Those forms had been riddled with errors, according to previous reports, but Bataille said on Monday that “most of those fixes that were needed have been addressed.’’

She said the technical team working to repair healthcare.gov determined that “more than 80 percent’’ of the 834 form errors were due to a bug that prevented Social Security numbers from transmitting correctly.

About two weeks ago federal officials announced a pilot program allowing consumers to enroll directly through insurance companies, and to bypass healthcare.gov entirely. Bataille said that pilot program has shown signs of success in the test states of Florida, Ohio and Texas.

Under the direct enrollment system, insurers estimate what they are owed rather than have healthcare.gov calculate the bill. The government then sends the insurance companies the federal subsidies used to help eligible Americans buy coverage.

Bataille said Florida Blue, the state’s largest health insurer, planned to expand direct enrollment from “a few agents” to the insurer’s entire network. However, Florida Blue officials said they could not confirm that information as of Monday night.

Federal officials also added new features to healthcare.gov, including a “reset” option for individuals who had created accounts before Nov. 30 but had trouble using those accounts to access their information or the website.

Another new feature gives consumers more detailed information on available plans by state and county — including monthly premiums, deductibles and provider networks, Bataille said.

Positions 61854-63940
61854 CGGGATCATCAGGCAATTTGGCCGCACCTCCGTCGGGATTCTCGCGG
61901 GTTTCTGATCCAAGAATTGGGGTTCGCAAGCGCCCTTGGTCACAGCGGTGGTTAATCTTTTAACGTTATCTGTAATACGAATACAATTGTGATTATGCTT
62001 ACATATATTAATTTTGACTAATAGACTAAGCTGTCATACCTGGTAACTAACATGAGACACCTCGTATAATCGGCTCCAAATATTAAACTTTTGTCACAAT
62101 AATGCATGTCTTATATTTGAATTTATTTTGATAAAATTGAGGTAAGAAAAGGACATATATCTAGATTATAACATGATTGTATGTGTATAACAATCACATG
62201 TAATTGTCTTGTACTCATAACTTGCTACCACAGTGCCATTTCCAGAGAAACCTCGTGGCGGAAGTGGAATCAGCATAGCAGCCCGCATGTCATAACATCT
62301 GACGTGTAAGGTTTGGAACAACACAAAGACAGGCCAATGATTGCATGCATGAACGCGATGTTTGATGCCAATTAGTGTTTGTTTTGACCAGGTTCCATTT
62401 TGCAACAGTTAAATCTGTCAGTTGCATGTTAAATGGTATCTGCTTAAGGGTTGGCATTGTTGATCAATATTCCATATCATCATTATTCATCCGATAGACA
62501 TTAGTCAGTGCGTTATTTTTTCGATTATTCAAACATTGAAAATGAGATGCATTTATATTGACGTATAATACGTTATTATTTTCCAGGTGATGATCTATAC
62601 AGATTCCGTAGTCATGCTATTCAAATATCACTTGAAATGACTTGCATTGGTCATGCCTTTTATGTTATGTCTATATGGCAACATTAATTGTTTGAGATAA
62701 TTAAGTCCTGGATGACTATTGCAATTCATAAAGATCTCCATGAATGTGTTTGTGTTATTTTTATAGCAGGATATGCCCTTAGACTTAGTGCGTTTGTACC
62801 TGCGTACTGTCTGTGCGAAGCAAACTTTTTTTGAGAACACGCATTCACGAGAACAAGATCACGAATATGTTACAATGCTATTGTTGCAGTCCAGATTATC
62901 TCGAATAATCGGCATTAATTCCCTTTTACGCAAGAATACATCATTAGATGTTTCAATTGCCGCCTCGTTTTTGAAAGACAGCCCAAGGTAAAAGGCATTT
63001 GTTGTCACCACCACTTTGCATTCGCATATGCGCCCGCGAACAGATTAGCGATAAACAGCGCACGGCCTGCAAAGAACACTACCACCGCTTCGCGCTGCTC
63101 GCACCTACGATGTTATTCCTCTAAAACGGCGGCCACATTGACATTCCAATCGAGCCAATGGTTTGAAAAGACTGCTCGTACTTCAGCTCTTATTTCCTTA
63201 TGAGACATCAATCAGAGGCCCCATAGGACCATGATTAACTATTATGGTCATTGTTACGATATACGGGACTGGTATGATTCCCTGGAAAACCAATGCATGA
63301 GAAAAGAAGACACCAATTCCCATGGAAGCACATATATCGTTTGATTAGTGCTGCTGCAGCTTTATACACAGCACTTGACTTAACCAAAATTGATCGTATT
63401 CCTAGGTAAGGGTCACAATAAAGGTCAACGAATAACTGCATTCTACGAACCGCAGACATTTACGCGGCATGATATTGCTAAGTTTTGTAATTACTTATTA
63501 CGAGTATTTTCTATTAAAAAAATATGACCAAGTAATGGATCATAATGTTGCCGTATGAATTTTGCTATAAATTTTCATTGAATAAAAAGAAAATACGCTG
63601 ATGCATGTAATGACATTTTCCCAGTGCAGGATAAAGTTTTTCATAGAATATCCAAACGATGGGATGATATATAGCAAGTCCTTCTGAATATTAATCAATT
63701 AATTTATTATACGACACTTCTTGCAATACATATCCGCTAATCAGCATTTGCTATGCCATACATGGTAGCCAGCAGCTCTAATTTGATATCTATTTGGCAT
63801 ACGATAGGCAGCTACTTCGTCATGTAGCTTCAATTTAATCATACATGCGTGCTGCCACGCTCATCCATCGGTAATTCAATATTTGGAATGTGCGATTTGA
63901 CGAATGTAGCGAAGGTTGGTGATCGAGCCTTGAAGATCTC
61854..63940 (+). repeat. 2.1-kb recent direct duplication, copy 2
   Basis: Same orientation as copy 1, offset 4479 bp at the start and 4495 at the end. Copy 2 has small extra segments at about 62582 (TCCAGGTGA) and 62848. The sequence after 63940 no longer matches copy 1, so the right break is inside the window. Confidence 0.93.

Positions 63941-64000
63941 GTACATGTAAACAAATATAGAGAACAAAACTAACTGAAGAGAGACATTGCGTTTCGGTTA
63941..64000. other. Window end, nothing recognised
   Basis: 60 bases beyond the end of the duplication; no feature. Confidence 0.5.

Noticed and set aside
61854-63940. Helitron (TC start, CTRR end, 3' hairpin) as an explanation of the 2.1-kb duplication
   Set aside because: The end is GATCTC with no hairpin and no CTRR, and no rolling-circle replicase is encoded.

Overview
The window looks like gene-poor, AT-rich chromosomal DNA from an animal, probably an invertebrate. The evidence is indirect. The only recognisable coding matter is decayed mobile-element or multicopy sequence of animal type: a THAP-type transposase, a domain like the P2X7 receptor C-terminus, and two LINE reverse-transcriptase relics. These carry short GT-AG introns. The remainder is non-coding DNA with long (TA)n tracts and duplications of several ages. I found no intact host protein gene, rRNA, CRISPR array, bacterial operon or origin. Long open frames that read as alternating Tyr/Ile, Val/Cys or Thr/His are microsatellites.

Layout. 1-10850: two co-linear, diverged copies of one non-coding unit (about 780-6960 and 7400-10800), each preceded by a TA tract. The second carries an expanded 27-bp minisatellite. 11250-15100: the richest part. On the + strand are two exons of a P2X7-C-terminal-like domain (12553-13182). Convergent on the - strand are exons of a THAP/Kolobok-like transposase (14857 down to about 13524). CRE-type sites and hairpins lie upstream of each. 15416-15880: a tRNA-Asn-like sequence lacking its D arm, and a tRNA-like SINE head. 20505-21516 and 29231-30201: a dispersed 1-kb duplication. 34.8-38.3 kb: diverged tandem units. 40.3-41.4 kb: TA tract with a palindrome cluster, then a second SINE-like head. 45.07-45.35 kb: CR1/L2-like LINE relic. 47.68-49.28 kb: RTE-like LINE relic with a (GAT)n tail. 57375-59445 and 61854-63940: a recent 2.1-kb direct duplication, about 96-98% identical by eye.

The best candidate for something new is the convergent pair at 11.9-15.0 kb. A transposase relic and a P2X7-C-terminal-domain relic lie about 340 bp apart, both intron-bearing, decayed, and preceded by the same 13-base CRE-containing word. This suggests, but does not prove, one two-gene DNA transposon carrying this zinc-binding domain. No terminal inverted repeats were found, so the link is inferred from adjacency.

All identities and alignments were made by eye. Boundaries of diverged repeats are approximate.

The new feature will help consumers shop and compare plans. But when it comes time to make a purchase through healthcare.gov, the experience may feel like a crap shoot.

At Borinquen, the process ground to a halt on Monday morning and then eased up later in the afternoon. Conner, the enrollment manager, said counselors managed to help three consumers through the process — out of the 40 seeking their help on Monday.

Ditto for the Doral-based Epilepsy Foundation of Florida, which received a $637,000 grant from the federal government this year to hire so-called “navigators” who help individuals enroll for coverage.

“It’s been tough today,’’ said Franco Ripple, a foundation spokesman. “Our navigators have been telling us that it’s kind of glitchy.’’

William Warren, an independent insurance agent in Miami Beach, said it took him 45 minutes to one hour during the Thanksgiving weekend to create an account and fill out an application for coverage through healthcare.gov.

Warren said he has a backlog of clients waiting to enroll, and he’s concerned about the time it will take to complete the process given the Dec. 23 deadline for plans to take effect on Jan. 1. Consumers have until March 31 to sign up for coverage and satisfy the law’s coverage requirements.

“It wasn’t slow in terms of the interface,’’ Warren said of his experience. “It was just time-consuming to read the information on every page. ... This is going to be a challenge to sit with each client through the enrollment process.’’

This story was produced in partnership with Kaiser Health News, an editorially independent program of the Henry J. Kaiser Family Foundation, a nonprofit, nonpartisan health policy research and communication organization not affiliated with Kaiser Permanente.